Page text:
FROM THE JOURNAL OF CLINICAL ENDOCRINOLOGY AND METABOLISM

The Endocrine Society’s updated Clinical Practice Guideline for managing primary aldosteronism is “a clarion call” for physicians to recognize the impact of this substantial public health problem and dramatically ramp up their screening and treatment efforts and was published in the Journal of Clinical Endocrinology and Metabolism.

This update differs from the previous (2008) version of the guideline in “the explicit recognition of primary aldosteronism as a major public health issue and not merely a matter of case detection, diagnosis, and treatment of individual patients,” wrote John W. Funder, MD , and his associates on the task force that compiled the guideline.

Many physicians in current practice were taught that the disorder “is a rare and benign cause of hypertension, [and] thus merely a footnote to the management of hypertension as a whole. Cardiologists usually write guidelines for hypertension with some input from nephrologists and clinical pharmacologists [but] little or none from endocrinologists,” they noted.

As a result, most patients with hypertension and occult aldosteronism are never screened for the disorder and receive suboptimal care. Primary care providers must be “made keenly aware” that the proportion of people with hypertension who have aldosteronism is much higher than previously thought (at roughly 10%), that another 20% of hypertensive people have “inappropriate aldosterone secretion,” and that both groups respond remarkably well to medical therapy, particularly to mineralocorticoid-receptor antagonists. This is critical because hypertensive patients with aldosteronism are at much greater risk for cardiovascular morbidity and mortality than their age-, sex-, and BP-matched counterparts who don’t have aldosteronism, said Dr. Funder of the Hudson Institute of Medical Research, Clayton (VIC), Australia, and his associates.

In addition to recommendations regarding screening and treatment and summaries of the evidence on which those recommendations are based, the new guideline offers a remarks section for each recommendation, which includes technical suggestions to help clinicians implement them in real-world practice.

Among the Guideline’s recommendations:

• Screen for primary aldosteronism all patients who have sustained BP above 150/100 mm Hg, hypertension resistant to three conventional antihypertensive drugs, hypertension that requires four or more drugs to control it, hypertension plus hypokalemia, hypertension plus adrenal incidentaloma, hypertension plus sleep apnea, hypertension plus a family history of early-onset hypertension or stroke at a young age, and hypertension plus a first-degree relative with primary aldosteronism.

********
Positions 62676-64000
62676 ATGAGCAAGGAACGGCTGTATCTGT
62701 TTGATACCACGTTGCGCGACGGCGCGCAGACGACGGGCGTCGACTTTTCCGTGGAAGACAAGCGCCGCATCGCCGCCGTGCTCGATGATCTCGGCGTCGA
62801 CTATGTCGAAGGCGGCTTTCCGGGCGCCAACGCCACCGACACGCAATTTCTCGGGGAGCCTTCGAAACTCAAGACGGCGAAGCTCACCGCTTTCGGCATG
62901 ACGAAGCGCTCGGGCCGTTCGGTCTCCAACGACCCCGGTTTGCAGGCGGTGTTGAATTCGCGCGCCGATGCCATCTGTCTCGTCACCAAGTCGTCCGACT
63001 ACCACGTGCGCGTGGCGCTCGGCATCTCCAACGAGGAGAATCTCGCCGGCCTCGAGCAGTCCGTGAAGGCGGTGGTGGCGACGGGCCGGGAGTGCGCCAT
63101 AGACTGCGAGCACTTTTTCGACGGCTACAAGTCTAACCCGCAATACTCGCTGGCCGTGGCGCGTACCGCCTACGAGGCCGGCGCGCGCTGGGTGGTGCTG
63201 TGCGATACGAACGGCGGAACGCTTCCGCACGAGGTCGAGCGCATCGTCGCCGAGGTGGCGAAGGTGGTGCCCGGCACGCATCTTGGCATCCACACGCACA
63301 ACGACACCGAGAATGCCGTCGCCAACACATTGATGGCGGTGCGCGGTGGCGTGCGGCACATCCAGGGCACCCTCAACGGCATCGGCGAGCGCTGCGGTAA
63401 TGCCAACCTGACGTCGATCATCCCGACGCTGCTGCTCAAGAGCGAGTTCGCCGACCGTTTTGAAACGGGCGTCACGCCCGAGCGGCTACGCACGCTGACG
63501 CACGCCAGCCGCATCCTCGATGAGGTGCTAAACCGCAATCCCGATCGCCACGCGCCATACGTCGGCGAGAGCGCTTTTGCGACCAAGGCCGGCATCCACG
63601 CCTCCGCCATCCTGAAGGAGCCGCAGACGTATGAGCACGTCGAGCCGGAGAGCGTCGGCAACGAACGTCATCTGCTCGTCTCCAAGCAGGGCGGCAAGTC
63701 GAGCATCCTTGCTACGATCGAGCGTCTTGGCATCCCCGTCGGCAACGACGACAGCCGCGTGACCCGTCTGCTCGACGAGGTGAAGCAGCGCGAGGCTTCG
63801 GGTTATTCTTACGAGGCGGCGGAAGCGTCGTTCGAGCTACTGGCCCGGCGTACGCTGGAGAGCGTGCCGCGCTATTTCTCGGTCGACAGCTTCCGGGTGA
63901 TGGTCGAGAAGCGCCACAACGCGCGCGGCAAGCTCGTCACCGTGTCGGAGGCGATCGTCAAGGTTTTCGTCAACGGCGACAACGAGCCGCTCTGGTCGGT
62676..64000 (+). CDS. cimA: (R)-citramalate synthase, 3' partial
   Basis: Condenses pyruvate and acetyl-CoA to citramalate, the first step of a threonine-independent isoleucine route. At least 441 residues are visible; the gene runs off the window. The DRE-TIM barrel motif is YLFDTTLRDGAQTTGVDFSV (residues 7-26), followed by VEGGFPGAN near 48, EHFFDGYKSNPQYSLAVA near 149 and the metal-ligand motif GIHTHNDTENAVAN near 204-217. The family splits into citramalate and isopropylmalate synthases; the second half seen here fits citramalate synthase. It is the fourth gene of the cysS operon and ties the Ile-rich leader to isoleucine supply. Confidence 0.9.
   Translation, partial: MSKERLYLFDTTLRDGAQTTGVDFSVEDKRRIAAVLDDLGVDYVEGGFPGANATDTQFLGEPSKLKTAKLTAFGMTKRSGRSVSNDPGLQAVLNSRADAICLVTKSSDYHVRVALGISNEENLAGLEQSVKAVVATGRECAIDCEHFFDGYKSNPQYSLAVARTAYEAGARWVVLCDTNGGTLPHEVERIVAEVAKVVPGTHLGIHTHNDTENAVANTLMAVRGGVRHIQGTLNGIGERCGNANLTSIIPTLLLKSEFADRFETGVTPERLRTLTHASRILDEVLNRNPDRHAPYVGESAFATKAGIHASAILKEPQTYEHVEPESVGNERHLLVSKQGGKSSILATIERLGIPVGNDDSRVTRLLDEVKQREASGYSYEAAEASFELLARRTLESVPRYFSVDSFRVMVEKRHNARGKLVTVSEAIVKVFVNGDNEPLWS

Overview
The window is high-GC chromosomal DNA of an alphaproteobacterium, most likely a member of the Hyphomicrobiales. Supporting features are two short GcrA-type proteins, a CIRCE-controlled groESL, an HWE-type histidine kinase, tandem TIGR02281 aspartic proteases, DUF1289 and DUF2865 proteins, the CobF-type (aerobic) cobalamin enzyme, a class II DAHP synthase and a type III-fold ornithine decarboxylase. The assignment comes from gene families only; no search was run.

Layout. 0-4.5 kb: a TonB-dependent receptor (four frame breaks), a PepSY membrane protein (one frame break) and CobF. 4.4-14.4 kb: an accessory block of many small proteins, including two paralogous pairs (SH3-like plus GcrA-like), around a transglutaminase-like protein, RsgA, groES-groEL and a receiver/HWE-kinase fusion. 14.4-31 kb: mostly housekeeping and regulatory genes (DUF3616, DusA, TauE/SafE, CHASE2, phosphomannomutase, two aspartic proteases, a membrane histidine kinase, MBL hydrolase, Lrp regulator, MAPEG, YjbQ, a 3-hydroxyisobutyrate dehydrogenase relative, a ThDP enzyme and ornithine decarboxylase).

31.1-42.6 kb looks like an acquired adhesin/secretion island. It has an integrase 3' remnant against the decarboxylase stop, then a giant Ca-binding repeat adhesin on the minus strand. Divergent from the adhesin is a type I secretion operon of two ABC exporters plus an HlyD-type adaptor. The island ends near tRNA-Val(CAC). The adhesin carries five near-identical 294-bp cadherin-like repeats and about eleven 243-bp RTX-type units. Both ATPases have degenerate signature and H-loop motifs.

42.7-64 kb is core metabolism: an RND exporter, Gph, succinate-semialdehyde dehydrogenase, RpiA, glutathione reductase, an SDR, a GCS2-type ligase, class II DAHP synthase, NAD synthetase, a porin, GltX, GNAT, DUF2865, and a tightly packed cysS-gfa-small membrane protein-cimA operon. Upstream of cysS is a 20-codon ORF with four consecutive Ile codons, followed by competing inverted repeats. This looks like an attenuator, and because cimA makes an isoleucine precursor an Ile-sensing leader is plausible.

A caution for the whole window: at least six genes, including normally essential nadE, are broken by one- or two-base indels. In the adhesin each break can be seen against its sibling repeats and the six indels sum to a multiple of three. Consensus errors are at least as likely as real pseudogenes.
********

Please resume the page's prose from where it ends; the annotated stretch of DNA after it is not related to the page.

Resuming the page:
Use the plasma aldosterone/renin ratio for this screening.

• Do one or more confirmatory tests to definitively confirm the diagnosis before proceeding to subtype classification. The exception to this recommendation is patients who develop spontaneous hypokalemia.

• Do adrenal CT as the initial step in subtype classification, to exclude large masses that may signal adrenocortical carcinoma and to help interventional radiologists and surgeons make anatomic assessments.

Before surgery, an experienced radiologist should determine whether adrenal disease is unilateral or bilateral using adrenal venous sampling.

Order genetic testing for patients with disease onset before age 20 years and for those who have a family history of either aldosteronism or early stroke.

• Laparoscopic adrenalectomy is the surgery of choice for most patients with unilateral adrenal disease. For patients unwilling or unable to undergo surgery or further investigations, prescribe a mineralocorticoid-receptor antagonist.

Medical therapy is the treatment of choice for bilateral adrenal disease. Spironolactone is the first-line agent, and eplerenone is an alternative agent to offer. This guideline is intended to be revised further as management evolves over the next 5 years. It is likely that by then, a rapid, inexpensive confirmatory test will be available to definitively establish the diagnosis and that third- and perhaps fourth-generation mineralocorticoid-receptor antagonists will be available for treatment. Simpler and more accurate methods of measuring plasma aldosterone concentration and direct renin concentration, which “would be a game changer for the primary care physician,” are currently being developed, Dr. Funder and his associates said ( J. Clin. Endocrinol. Metab. 2016 May;101:1889-916 ).

In the meantime, “the main strategy is to convince primary-care physicians to screen for primary aldosteronism in all at-risk hypertensive patients,” they noted.

Copies of the full Guideline are available at societyservices@endocrine.org or by calling 202-971-3636.

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